Meteorologist Steve Parr talks about Tropical Storm Nicholas and how, despite its weakening from a hurricane, could still bring more devastation to south Louisiana.

The former TV meteorologist, who also holds a master's degree in geoscience, warns that the slow moving storm could drop another foot of rain on parts of the state just beginning to recover from Hurricane Ida.

How could a weakening storm still be dangerous?

"It has a massive rain shield," Parr begins, "The energy of the storm has been dispersed over a larger area. The winds aren't as bad - you're not going to see much of that damage."

Parr goes on to say that the storm was "a weak Category 1 (hurricane)" when it came aground on the east coast of Texas, then made a turn toward Louisiana.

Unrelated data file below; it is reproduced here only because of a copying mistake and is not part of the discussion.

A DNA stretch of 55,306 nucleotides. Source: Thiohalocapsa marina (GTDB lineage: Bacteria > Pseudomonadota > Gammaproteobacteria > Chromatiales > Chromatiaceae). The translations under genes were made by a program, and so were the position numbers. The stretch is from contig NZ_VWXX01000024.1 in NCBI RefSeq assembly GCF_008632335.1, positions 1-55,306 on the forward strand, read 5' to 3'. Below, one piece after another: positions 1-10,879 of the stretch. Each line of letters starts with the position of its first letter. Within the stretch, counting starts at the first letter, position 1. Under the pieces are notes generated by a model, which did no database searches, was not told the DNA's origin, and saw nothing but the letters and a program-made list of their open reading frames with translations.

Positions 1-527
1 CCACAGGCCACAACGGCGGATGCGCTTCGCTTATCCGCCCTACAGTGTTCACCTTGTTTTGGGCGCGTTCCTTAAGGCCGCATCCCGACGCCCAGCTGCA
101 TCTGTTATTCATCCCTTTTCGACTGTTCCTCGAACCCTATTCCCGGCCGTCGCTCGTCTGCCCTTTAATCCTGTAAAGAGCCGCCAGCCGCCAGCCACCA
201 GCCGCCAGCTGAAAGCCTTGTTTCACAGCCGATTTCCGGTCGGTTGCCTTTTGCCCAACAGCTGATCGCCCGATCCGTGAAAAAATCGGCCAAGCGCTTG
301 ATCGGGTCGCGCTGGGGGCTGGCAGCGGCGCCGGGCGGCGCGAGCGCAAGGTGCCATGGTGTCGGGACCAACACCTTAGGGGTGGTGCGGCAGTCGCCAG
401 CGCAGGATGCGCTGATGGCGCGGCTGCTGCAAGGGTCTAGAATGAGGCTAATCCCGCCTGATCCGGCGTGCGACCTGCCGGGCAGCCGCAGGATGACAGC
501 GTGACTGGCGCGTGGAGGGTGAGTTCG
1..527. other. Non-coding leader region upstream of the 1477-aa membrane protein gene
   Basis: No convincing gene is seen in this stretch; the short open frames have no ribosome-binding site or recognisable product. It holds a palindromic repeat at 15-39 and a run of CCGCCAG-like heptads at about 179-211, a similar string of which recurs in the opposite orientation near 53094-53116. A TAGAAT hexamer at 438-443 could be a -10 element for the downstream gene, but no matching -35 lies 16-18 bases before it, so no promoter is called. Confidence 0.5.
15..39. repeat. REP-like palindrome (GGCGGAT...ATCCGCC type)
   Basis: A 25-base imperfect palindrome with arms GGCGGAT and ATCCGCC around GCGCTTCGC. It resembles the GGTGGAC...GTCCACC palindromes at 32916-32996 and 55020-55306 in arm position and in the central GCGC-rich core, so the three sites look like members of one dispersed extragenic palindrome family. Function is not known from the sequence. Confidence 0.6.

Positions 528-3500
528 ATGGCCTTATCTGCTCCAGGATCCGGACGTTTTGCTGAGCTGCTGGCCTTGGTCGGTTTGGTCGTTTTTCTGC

"The problem with this storm is that it's stalling" Parr continues, looking at Nicholas' Tuesday morning location, "And most of the rain is not where the center of the storm is. This is a lopsided storm. The rain is on the east side, all the way over into Louisiana."

Massive rainfall for an area just beginning recovery

"The right hand side of the storm is over water. It's spinning around, pulling all that moisture out of the Gulf of Mexico, dropping it on Louisiana," Parr says. "It's going to follow along I-10, but it's going to stay close enough to the Gulf that it keeps pulling in moisture and dropping it across south Louisiana.

"They're going to get a foot of rain. Some models are showing from Beaumont all the way over to Mobile over the next three to five days, you're looking at another foot of rain down there."

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